Role of Serum Vascular Endothelial Growth Factor (VEGF) as a Potential Biomarker of Response to Immune Checkpoint Inhibitor Therapy in Advanced Melanoma: Results of a Pilot Study

Muhammad A. Khattak, Afaf Abed, Anna L. Reid, Ashleigh C. McEvoy, Michael Millward, Melanie Ziman, Elin S. Gray

Research output: Contribution to journalArticle

Abstract

Background: The development of biomarkers predictive of response to immune checkpoint inhibitor (ICI) therapies in advanced melanoma is an area of great interest in oncology. Our study evaluated the potential role of serum vascular endothelial growth factor (VEGF) as a predictive biomarker of clinical benefit and response to treatment with ICIs. Methods: Pre-treatment peripheral blood samples were obtained from advanced melanoma patients undergoing ICI therapy as monotherapy or in combination at two tertiary care hospitals in Western Australia. Serum VEGF levels were correlated with response to therapy and survival outcomes. Results: Serum VEGF samples were collected from a total of 130 patients treated with ICI therapy (pembrolizumab 73, ipilimumab 15, and ipilimumab/nivolumab combination 42). Median serum VEGF level was significantly higher in the non-responders (82.15 pg/mL) vs. responders (60.40 pg/mL) in the ipilimumab monotherapy cohort (P < 0.0352). However, no difference was seen in VEGF levels between non-responders and responders in pembrolizumab and ipilimumab/nivolumab treated patients. Conclusions: The results of our study confirm previous observations that that high pre-treatment serum VEGF levels in advanced melanoma patients may predict poor response to ipilimumab. However, serum VEGF is not predictive of outcome in patients treated with anti-PD-1 agents alone or in combination with ipilimumab.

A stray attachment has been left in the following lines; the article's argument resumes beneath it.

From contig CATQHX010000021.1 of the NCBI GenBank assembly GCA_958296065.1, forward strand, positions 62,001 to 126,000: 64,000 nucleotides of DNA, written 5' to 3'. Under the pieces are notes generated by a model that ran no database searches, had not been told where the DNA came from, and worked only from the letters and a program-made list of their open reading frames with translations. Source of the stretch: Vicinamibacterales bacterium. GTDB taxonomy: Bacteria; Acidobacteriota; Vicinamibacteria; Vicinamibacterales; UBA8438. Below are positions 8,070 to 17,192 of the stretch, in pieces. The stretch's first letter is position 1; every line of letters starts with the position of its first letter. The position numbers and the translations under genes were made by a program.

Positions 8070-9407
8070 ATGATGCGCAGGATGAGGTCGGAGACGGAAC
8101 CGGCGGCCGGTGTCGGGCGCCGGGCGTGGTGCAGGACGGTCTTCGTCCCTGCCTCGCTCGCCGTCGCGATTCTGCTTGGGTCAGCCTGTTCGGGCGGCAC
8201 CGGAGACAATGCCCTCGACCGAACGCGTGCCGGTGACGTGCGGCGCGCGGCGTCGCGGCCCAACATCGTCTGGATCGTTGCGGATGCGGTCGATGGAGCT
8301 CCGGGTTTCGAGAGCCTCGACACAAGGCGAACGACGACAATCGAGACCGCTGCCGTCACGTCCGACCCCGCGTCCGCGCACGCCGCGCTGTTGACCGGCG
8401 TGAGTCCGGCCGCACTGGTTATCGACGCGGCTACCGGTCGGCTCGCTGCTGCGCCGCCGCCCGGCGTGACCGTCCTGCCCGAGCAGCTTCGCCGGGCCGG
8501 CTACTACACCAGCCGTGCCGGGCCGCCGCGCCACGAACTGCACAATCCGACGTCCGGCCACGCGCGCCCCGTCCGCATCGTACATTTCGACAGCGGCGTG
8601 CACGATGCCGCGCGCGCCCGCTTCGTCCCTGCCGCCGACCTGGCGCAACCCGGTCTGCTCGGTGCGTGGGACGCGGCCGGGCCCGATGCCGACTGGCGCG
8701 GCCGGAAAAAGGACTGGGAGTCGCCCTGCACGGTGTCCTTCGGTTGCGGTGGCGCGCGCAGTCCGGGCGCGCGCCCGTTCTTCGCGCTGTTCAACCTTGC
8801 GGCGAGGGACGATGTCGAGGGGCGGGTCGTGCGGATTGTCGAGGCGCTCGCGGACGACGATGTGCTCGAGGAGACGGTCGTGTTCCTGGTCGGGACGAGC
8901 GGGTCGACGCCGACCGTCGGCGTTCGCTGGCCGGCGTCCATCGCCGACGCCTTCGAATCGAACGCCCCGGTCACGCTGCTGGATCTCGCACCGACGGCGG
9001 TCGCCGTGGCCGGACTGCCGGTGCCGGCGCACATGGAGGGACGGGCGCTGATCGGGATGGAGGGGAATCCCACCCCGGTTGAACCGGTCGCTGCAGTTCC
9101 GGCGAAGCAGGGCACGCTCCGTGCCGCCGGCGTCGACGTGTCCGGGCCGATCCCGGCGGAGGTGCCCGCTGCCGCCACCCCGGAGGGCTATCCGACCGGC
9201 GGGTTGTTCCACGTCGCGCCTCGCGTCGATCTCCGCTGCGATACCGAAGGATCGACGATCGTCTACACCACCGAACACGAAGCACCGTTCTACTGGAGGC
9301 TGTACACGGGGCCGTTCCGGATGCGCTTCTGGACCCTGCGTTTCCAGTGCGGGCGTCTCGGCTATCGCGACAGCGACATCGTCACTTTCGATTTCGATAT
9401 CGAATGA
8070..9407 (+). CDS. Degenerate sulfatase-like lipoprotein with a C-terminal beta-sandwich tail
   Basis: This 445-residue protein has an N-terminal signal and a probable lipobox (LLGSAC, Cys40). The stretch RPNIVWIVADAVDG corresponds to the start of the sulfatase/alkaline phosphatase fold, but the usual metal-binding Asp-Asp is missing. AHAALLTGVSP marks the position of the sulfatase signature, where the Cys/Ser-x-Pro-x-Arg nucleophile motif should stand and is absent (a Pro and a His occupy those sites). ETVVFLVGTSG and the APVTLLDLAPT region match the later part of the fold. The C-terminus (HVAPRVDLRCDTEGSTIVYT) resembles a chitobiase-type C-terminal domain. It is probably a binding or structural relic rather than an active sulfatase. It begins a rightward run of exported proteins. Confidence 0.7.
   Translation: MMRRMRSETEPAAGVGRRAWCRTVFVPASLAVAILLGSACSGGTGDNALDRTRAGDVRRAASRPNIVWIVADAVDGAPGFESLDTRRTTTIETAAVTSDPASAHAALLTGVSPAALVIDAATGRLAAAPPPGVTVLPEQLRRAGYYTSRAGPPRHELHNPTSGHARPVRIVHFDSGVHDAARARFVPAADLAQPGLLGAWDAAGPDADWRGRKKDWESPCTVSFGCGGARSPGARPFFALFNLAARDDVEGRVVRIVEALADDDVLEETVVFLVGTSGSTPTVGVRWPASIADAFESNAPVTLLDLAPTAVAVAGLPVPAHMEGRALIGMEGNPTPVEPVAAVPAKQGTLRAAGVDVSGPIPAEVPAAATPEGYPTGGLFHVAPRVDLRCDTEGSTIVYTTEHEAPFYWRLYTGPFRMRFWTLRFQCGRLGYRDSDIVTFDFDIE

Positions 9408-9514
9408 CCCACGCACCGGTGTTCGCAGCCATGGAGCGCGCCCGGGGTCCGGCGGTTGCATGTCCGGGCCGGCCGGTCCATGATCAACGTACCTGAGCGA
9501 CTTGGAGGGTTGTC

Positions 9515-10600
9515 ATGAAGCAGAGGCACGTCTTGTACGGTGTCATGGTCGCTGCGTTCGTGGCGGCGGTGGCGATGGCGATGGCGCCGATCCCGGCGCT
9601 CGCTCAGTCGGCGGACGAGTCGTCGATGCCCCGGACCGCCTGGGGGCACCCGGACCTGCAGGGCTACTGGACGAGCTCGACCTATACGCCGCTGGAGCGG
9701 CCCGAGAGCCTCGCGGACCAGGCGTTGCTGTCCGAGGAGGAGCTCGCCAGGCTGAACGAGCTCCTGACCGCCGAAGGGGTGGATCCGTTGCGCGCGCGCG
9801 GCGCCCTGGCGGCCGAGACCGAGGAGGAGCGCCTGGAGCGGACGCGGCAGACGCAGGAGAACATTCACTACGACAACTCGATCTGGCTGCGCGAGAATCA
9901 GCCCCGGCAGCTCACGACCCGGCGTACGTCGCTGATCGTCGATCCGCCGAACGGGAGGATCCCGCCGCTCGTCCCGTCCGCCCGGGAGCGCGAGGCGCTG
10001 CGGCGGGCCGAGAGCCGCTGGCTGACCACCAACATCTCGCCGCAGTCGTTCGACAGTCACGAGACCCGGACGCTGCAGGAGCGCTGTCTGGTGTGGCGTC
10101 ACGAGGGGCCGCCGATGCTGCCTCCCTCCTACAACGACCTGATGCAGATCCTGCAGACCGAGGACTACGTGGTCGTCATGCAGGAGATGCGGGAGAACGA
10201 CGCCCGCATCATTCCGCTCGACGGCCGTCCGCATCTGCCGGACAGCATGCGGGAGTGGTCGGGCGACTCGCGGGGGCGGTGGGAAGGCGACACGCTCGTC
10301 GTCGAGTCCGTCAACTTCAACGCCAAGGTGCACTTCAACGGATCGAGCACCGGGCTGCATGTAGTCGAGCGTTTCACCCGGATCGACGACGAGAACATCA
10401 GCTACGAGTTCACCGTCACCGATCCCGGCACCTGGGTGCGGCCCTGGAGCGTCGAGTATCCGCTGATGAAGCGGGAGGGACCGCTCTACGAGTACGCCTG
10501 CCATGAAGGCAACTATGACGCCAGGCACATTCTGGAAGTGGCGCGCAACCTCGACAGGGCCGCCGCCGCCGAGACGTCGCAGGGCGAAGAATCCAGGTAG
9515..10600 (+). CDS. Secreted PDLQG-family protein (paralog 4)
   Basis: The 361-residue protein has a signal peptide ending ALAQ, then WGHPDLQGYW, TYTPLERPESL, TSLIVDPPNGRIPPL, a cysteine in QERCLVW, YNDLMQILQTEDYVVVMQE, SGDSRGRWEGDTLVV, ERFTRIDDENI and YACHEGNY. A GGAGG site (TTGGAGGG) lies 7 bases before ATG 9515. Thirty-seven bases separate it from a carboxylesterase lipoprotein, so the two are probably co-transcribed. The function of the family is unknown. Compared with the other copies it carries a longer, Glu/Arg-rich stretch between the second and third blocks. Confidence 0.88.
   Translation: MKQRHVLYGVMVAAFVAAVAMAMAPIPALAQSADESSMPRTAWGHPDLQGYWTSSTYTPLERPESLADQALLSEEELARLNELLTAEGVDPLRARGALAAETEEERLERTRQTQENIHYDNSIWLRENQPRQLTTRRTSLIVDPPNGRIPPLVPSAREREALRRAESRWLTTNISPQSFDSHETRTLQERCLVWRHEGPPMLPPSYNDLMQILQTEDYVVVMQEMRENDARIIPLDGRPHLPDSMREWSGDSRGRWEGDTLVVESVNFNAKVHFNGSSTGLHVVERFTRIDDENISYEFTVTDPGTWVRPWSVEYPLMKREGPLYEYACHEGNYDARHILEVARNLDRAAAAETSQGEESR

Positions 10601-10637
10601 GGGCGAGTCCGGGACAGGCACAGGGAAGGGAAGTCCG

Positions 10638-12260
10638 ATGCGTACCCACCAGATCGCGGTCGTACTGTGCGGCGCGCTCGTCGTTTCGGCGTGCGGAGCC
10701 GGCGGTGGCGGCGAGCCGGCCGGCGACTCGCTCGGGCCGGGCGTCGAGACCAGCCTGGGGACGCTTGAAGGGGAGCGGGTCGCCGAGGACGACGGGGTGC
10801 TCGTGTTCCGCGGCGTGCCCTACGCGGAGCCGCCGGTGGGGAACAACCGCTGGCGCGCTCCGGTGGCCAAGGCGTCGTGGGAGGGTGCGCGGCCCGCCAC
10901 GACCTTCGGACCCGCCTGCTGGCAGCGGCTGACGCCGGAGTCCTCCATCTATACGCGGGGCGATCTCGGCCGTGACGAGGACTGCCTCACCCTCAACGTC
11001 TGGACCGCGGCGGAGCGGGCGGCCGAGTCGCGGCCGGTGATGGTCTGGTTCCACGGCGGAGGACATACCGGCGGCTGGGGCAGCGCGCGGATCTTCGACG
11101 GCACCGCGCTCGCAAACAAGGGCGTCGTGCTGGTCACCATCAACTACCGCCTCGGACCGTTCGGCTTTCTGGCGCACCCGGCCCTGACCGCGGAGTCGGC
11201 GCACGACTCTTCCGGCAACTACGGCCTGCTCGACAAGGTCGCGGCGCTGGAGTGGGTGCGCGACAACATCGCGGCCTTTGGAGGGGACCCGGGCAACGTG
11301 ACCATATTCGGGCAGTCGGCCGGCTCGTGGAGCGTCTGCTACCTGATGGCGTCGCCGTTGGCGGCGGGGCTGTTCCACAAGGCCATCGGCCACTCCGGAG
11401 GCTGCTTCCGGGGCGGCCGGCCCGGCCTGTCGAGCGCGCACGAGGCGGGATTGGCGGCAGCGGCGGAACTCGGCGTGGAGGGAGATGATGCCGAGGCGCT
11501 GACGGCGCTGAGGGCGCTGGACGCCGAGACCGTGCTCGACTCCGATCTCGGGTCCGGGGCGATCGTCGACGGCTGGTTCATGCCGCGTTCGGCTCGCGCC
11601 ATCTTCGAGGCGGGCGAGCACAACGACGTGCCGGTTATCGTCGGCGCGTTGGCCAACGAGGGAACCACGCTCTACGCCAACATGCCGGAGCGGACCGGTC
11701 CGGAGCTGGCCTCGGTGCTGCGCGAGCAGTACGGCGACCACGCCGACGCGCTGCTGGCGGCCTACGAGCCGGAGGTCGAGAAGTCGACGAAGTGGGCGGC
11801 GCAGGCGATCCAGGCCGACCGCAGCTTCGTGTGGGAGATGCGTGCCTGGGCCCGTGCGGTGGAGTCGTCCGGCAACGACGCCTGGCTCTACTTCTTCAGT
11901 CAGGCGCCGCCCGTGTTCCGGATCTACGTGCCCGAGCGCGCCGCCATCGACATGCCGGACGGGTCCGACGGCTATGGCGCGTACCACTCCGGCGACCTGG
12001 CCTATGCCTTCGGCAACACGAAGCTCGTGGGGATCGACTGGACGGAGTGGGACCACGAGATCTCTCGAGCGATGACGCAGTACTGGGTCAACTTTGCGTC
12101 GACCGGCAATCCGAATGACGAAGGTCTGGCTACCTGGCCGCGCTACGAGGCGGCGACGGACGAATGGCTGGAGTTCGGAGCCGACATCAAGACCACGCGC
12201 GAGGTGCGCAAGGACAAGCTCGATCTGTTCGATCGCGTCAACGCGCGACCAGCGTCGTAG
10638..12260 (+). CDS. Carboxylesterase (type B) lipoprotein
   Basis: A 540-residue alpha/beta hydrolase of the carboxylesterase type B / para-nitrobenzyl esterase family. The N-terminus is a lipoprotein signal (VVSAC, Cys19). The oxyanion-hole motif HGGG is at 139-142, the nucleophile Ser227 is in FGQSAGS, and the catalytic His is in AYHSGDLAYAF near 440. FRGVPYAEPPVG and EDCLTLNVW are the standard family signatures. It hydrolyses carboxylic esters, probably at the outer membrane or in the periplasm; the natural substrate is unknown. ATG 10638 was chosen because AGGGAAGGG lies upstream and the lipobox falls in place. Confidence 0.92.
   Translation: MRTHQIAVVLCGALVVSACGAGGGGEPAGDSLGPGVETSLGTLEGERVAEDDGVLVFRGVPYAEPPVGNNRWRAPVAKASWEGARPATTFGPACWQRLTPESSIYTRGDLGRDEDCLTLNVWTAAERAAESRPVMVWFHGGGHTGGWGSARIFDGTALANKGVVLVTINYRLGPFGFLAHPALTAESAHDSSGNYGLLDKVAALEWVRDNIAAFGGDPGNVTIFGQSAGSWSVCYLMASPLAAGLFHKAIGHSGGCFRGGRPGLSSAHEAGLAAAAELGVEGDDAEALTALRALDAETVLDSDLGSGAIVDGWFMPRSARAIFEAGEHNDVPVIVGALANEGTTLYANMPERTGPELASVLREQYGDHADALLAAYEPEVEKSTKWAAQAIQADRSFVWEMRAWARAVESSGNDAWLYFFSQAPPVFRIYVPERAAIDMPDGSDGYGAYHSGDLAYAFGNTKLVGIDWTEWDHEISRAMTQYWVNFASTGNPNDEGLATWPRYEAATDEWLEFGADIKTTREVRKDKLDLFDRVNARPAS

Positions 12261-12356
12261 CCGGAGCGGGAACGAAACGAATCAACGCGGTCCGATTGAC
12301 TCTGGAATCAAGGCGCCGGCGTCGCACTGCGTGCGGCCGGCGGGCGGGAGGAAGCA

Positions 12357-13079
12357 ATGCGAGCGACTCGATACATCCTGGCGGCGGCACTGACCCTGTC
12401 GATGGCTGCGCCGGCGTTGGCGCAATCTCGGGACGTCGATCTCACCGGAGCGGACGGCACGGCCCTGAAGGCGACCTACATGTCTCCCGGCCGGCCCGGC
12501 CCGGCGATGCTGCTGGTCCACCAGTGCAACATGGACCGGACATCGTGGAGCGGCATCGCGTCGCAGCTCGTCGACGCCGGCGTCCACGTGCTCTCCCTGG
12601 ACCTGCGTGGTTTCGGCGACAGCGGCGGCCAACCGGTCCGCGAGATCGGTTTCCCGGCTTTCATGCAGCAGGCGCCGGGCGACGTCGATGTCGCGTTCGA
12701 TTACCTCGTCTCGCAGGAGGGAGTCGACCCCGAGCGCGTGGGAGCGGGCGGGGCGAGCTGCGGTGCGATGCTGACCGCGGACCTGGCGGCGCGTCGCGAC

Original languageEnglish
Article number1041
JournalFrontiers in Oncology
Volume10
DOIs
Publication statusPublished - 30 Jun 2020

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